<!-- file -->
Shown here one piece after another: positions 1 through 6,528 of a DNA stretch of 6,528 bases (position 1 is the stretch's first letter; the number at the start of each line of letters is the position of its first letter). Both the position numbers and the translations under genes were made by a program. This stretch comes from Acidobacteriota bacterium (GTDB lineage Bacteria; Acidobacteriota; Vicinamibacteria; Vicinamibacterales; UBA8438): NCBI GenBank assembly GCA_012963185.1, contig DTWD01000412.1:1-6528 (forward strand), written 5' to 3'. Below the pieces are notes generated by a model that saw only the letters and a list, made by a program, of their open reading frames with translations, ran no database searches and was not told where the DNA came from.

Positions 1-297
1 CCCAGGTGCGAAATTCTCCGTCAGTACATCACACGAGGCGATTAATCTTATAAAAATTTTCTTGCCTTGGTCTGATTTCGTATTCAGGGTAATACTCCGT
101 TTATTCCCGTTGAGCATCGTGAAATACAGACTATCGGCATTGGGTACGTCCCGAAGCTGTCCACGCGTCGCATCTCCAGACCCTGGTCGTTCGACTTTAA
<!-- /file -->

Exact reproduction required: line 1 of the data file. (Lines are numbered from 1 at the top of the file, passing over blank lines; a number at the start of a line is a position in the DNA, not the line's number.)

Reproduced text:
Shown here one piece after another: positions 1 through 6,528 of a DNA stretch of 6,528 bases (position 1 is the stretch's first letter; the number at the start of each line of letters is the position of its first letter). Both the position numbers and the translations under genes were made by a program. This stretch comes from Acidobacteriota bacterium (GTDB lineage Bacteria; Acidobacteriota; Vicinamibacteria; Vicinamibacterales; UBA8438): NCBI GenBank assembly GCA_012963185.1, contig DTWD01000412.1:1-6528 (forward strand), written 5' to 3'. Below the pieces are notes generated by a model that saw only the letters and a list, made by a program, of their open reading frames with translations, ran no database searches and was not told where the DNA came from.